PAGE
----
The Gloster Meteor I was the only Allied jet aircraft to see combat during the Second World War. It made its operational debut at almost exactly the same time as the German Me 262, but while the Me 262 saw action against Allied aircraft over Germany, the Meteor began its service career against the V-1 Flying Bomb, and despite the best efforts of its pilots never had the chance to prove itself against the Luftwaffe.

After a long development process the Meteor F Mk.I was finally ready to enter begin service testing in June 1944. In May a dedicated flight, the T-Flight, was set up at the A&AEE at Farnborough, under the command of Group Captain Hugh Joseph Wilson, receiving its first aircraft in the next month. Over the next month they were subjected to tests, and on 17 July 1944 the Meteor was cleared for service use at a maximum weight of 11,925lb, although its speed was limited to 400mph at altitudes below 15,000ft, or to 450mph below 8,000ft in calm air. One week later, on 23 July 1944, T-Flight, with its aircraft and pilots flew to Manston to join No.616 Squadron, the first squadron to receive the Meteor.

No.616 Squadron had received its first aircraft on 12 July 1944 at Culmhead in Somerset. It then moved to Manston, where its pilots gained experience with the new jet. By the end of the first week more than thirty of the squadron’s pilots had converted to the new jet fighter.
History of the Gloster Meteor
Gloster Meteor
click above
At this point the RAF was not willing to deploy the Meteor over occupied Europe, feeling that the Meteor I was not sufficiently impressive to risk against the Luftwaffe. Instead it was decided to use the high low altitude speed of the Meteor against the V-1 Flying Bomb. The first interception was made on 27 July 1944, when Squadron Leader Watts caught up with a V-1 over Ashford, but on this occasion his cannon jammed.

The squadron’s first success came on 4 August 1944. This time the Meteors were operating in pairs, in case of further problems with the cannon, but once again the cannons failed. The first interception was made by Pilot Officer Dean. After his cannon failed, he used the “tip and run” tactic to destroy the V-1. This involved bringing the wingtip of the Meteor close to the wingtip of the V-1. Air pressure then knocked the V-1 off course which disrupted the gyroscope based auto pilot, sending the V-1 crashing to the ground. A few minutes later Flying Officer Roger destroyed a second V-1, this time with his fully functioning cannons. The Meteors of No.616 squadron eventually claimed thirteen V-1s.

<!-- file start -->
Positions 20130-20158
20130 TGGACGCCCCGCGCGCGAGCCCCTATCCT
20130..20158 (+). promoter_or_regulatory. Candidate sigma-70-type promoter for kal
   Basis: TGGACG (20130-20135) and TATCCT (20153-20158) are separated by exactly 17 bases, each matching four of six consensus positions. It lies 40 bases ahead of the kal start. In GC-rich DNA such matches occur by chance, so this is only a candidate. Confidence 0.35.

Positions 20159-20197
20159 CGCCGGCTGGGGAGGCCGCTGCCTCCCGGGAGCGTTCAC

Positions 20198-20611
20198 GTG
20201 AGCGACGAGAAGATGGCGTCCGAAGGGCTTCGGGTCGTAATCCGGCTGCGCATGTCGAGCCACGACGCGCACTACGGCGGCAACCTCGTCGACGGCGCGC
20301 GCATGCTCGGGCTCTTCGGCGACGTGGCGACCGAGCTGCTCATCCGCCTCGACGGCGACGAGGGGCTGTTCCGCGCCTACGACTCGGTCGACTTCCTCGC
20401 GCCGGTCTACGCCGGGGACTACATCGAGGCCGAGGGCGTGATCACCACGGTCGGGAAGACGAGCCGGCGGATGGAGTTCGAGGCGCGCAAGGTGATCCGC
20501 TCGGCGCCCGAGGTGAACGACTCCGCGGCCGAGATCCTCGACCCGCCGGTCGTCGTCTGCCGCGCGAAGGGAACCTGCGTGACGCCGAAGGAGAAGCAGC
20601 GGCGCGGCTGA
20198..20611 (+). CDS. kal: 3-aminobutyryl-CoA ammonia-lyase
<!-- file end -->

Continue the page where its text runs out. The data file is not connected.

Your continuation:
The threat of the Me 262 worried the USAAF, so for a week from 10 October 1944 a series of exercises were carried out in which a flight of Meteors from No.616 squadron made mock attacks on a formation of 100 B-24s and B-17s guarded by 40 Mustangs and Thunderbolts. These suggested if the jet fighter attacked the formation from above it could take advantage of its superior speed in the dive to attack the bombers and then escape by diving through the formation before the escorts could react. The best counter was to place a fighter screen 5,000ft above the bombers and attempt to intercept the jets early in the dive.

With the arrival of the Meteor F Mk.III in December 1944 the RAF finally decided that the Meteor was ready for combat over Europe. On 20 January 1945 a flight of four Meteors moved to Melsbrook in Belgium becoming the first Allied jet squadron to operate from the continent. Their initial purpose was to provide air defence for the airfield, but it was also hoped that their presence might provoke the Germans into sending Me 262s against them. At this point the Meteor pilots were still forbidden to fly over German occupied territory, or to go east of Eindhoven, to prevent a downed aircraft being captured by the Germans or the Soviets.

In March 1944 the entire squadron moved to Gilze-Rijen in Holland, and on 13 April moved again to Nijmegen. Finally, on 17 April the Meteor entered combat over Europe, carrying out a ground attack mission near Ijmuiden. For the rest of the war the squadron flew a mix of ground attack and armed reconnaissance missions.

The biggest frustration for the pilots of 616 Squadron was that they never clashed with the Me 262, or indeed with any German fighter aircraft. They came close towards the end of the war when a flight of Meteors encountered a force of Fw 190s, but they were forced to abandon their attack when other RAF fighters mistook them for Me 262s. The nearest No.616 squadron came to a jet-to-jet battle came on 19 March, when a force of Arado Ar-234 jet bombers attacked their airfield.
Comparison with the Me 262

The Gloster Meteor entered service just after the Messerschmitt Me 262. In July 1944 the experimental unit Erprobungskommando 262 (Test Command 262) began to fly experimental interceptions of high flying Allied reconnaissance aircraft. On 25 July one of their Me 262s clashed with a RAF Mosquito, which escaped, allowing its crew to report their first encounter with a German jet. The first operational sortie of the Gloster Meteor came two days later, on 27 July.

The Gloster Meteor can claim to be the first jet fighter to enter operational service, while No.616 squadron of the RAF was the first operational jet fighter in the work. The first fully operational Me 262 squadron, Kommando Nowotny, was not formed until September 1944, under the command of the famous ace Walter Nowotny, flying its first operation on 3 October.

The Me 262 was a more capable aircraft than the wartime versions of the Meteor. Its top speed of 540mph was 50mphs faster than even the Derwent IV equipped version of the Meteor III. However by the end of the war the Meteor IV was almost ready, and had the speed to match the German jet. On the plus side the Meteor was much more reliable than the Me 262, which suffered from famously unreliable engines.